Finding the Fusion
By Robin Gilbert, principal dancer with BALAM Dance Theatre
At a recent rehearsal for our upcoming performance at Lehman College’s Lovinger Theatre, BALAM’s Artistic Director Carlos Fittante, Dianna Warren (one of the company’s new dancers) and I found ourselves talking about the challenge of incorporating the Balinese dance style into our Western, ballet trained bodies.
This process is ongoing and requires curiosity, effort and a personal insight. Carlos and I are well trained in the Balinese style, yet we still are figuring out some of the subtleties of Nani Devi’s movements in the company’s Balinese dance class. Luckily, we have acquired both a physical and cultural understanding of Balinese dance, which allows us to integrate and play with it freely in the fusion work.
Dianna, who has no prior Balinese dance training, is learning this style, while simultaneously discovering and defining her role as the Golden Deer in BALAM’s “Ramayana” story ballet. She is also trying not to aggravate past injuries. Not an easy task!
Dancers love movement and we take pride in mastering whatever a choreographer may ask of us. With the sophisticated, subtle movements of Balinese dance, I learned a long time ago, rather than try to grasp everything all at once, be patient and honor the process. Each time, I try to focus on doing even just one movement with more awareness and understanding. This feels less overwhelming and allows the dancer to experience the movement on a deeper, more satisfying level. The challenge in BALAM’s fusion aesthetic is always there, but so is the opportunity to discover one’s personal moment of movement magic!
Balinese Dance Lessons in Full Swing by Robin Gilbert, principal dancer and ballerina with BALAM Dance Theatre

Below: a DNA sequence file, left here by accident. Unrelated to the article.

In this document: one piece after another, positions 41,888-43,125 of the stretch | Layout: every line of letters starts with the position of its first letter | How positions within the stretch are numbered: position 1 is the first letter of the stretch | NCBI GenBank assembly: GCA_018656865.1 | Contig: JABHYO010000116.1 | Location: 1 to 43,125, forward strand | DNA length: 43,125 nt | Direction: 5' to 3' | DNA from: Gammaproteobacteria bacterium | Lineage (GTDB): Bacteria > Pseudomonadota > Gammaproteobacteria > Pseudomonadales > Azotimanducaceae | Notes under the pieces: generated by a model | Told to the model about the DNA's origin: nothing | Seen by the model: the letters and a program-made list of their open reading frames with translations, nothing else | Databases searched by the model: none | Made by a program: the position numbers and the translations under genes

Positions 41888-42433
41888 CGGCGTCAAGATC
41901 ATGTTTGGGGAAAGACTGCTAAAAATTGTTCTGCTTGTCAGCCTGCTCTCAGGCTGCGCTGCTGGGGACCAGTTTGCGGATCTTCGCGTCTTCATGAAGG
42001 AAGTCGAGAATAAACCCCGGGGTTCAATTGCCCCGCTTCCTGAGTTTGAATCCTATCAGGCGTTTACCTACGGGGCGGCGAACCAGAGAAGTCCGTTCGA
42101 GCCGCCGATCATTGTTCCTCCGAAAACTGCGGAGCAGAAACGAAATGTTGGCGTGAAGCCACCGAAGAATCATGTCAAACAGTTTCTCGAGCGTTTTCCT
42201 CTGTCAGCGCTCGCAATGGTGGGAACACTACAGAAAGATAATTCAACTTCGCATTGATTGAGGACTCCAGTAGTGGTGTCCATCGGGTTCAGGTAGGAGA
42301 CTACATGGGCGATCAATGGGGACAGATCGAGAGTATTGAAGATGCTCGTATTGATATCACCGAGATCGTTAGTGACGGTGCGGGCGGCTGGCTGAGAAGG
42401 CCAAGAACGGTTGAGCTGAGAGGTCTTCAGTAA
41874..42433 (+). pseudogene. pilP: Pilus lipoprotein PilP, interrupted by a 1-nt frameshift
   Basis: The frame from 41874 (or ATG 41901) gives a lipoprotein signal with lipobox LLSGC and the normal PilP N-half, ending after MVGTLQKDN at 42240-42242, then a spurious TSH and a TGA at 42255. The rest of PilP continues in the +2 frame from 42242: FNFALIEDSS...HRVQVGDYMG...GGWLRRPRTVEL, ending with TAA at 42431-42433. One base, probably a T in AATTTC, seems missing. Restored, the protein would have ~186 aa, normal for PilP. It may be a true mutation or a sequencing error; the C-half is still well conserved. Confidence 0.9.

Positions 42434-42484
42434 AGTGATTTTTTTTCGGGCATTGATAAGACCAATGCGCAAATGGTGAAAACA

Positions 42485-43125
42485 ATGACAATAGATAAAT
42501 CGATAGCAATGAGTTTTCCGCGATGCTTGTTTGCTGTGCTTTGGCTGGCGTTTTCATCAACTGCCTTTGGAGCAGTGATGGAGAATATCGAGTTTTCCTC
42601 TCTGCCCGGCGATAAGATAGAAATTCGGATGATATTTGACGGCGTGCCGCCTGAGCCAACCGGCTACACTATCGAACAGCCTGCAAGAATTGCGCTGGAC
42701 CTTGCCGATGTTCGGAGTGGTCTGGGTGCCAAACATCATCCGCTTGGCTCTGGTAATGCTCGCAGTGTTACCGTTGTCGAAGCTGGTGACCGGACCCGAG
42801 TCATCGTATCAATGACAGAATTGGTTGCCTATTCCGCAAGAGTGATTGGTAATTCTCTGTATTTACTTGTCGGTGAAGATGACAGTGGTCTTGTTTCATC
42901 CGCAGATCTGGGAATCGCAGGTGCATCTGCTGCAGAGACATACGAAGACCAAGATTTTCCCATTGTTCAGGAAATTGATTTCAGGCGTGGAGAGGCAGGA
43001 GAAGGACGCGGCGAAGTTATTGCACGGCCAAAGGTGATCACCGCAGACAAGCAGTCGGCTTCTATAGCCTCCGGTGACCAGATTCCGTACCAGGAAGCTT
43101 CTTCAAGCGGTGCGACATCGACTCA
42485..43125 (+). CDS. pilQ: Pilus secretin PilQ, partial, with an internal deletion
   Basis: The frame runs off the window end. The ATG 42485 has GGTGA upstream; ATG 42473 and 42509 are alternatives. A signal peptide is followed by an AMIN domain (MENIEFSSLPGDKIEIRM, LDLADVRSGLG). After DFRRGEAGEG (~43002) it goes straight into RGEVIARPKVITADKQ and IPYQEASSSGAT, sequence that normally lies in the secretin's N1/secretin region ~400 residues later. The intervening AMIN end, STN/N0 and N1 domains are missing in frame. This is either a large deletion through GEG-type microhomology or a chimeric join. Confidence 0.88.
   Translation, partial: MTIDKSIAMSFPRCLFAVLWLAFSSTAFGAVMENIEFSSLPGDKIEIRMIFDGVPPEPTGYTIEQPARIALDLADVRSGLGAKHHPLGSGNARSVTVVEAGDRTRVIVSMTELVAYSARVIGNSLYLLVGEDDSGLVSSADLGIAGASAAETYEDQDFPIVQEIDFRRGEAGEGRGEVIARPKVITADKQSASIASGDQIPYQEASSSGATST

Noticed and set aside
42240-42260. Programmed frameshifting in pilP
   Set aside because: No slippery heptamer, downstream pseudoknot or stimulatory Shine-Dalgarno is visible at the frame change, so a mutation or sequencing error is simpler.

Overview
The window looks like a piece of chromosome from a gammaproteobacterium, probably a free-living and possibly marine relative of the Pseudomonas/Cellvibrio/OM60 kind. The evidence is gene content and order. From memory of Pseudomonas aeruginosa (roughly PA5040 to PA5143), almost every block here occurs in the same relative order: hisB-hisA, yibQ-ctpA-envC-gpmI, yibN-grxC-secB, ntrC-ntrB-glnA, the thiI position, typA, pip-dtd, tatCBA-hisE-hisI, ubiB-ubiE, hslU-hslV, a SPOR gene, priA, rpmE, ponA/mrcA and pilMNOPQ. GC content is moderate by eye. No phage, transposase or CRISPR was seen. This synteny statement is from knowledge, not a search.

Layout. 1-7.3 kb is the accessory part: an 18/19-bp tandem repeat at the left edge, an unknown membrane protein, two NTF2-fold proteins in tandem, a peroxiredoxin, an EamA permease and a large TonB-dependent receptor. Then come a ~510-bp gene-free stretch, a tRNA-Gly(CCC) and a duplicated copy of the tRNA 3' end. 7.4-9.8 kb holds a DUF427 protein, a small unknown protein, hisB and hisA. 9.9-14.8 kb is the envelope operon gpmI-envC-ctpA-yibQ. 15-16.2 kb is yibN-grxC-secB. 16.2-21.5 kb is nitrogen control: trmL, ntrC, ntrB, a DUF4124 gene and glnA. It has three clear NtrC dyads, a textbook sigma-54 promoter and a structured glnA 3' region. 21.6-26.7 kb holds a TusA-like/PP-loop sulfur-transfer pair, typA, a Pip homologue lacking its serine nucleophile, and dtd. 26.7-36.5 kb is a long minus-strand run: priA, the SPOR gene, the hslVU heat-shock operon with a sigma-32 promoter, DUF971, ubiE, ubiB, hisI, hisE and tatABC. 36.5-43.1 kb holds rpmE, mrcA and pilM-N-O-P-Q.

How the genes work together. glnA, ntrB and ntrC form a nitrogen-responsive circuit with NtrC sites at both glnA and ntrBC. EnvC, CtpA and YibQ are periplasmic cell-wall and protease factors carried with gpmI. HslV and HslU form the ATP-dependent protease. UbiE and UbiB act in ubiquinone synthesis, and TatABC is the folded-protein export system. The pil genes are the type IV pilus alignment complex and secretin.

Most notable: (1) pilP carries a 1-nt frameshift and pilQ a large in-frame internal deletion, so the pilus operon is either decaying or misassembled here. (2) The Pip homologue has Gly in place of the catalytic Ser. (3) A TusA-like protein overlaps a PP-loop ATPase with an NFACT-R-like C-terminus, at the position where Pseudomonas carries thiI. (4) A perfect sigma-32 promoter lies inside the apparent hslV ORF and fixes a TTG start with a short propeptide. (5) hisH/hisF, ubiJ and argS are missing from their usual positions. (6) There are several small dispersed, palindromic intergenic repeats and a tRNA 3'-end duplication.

The rehearsals for this season have begun, and we have three wonderful new dancers, Dianna Warren, Atsushi Yahagi, and Olsi Gjeci joining us. Because of the uniqueness of BALAM’s fusion, combining Balinese dance, music and theatre with Western movement, a lot must be learned and absorbed, both physically and mentally.
Photo: Nani Devi by Julie Lemberger
This can be thrilling and a little overwhelming at times. It’s crucial for all of us to learn the Balinese movement, which is quite different from what most of the Western dancers have done. The use of the eyes, head, arms, bending of the knees and the quivering of the fingers are all part of what makes Balinese dance so captivating.
The company is very fortunate right now to have our Resident Guest Artist, Nani Devi, teaching us Balinese dance lessons. We literally have the beauty of Bali right in front of us sharing her expertise!
Although I have danced with BALAM for years, I am very enamored with this dance style. It is really fun to see the new dancers discovering it. So stay tuned, as I will keep you updated and posted with photos and videos from our lessons and rehearsals, all leading up to our April 28 performance!